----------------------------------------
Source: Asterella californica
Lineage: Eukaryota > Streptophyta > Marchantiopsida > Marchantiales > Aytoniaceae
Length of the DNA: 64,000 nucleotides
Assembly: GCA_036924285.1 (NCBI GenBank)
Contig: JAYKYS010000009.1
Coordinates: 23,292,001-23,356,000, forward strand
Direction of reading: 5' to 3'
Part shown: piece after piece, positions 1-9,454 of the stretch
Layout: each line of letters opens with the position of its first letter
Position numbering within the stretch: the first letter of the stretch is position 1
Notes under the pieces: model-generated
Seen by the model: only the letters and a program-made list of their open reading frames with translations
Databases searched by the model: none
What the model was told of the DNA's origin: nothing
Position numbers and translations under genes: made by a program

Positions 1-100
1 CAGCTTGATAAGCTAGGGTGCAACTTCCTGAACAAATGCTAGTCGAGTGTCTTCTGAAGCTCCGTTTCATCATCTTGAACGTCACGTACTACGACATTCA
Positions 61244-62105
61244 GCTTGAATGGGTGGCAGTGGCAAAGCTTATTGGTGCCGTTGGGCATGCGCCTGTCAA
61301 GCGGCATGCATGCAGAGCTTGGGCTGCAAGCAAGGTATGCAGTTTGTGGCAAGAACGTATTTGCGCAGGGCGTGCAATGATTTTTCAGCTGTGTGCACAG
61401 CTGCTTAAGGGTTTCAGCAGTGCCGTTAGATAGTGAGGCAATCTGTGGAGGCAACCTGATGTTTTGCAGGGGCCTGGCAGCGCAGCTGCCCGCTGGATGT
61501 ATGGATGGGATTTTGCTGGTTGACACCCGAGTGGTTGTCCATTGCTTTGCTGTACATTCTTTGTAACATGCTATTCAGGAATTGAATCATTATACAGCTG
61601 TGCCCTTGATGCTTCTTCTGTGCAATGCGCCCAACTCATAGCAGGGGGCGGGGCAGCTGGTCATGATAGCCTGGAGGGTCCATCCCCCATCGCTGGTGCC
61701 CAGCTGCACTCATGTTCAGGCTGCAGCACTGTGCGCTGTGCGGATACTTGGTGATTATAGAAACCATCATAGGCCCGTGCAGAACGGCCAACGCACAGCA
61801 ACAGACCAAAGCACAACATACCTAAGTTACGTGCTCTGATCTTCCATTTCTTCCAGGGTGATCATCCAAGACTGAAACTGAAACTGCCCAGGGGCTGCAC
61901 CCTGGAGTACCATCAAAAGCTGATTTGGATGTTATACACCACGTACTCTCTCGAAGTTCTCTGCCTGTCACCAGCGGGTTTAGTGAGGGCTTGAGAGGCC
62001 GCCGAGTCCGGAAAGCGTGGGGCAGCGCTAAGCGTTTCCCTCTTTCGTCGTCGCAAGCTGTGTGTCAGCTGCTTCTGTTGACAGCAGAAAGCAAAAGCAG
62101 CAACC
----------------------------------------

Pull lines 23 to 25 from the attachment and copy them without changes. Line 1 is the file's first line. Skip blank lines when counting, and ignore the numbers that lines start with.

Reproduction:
61601 TGCCCTTGATGCTTCTTCTGTGCAATGCGCCCAACTCATAGCAGGGGGCGGGGCAGCTGGTCATGATAGCCTGGAGGGTCCATCCCCCATCGCTGGTGCC
61701 CAGCTGCACTCATGTTCAGGCTGCAGCACTGTGCGCTGTGCGGATACTTGGTGATTATAGAAACCATCATAGGCCCGTGCAGAACGGCCAACGCACAGCA
61801 ACAGACCAAAGCACAACATACCTAAGTTACGTGCTCTGATCTTCCATTTCTTCCAGGGTGATCATCCAAGACTGAAACTGAAACTGCCCAGGGGCTGCAC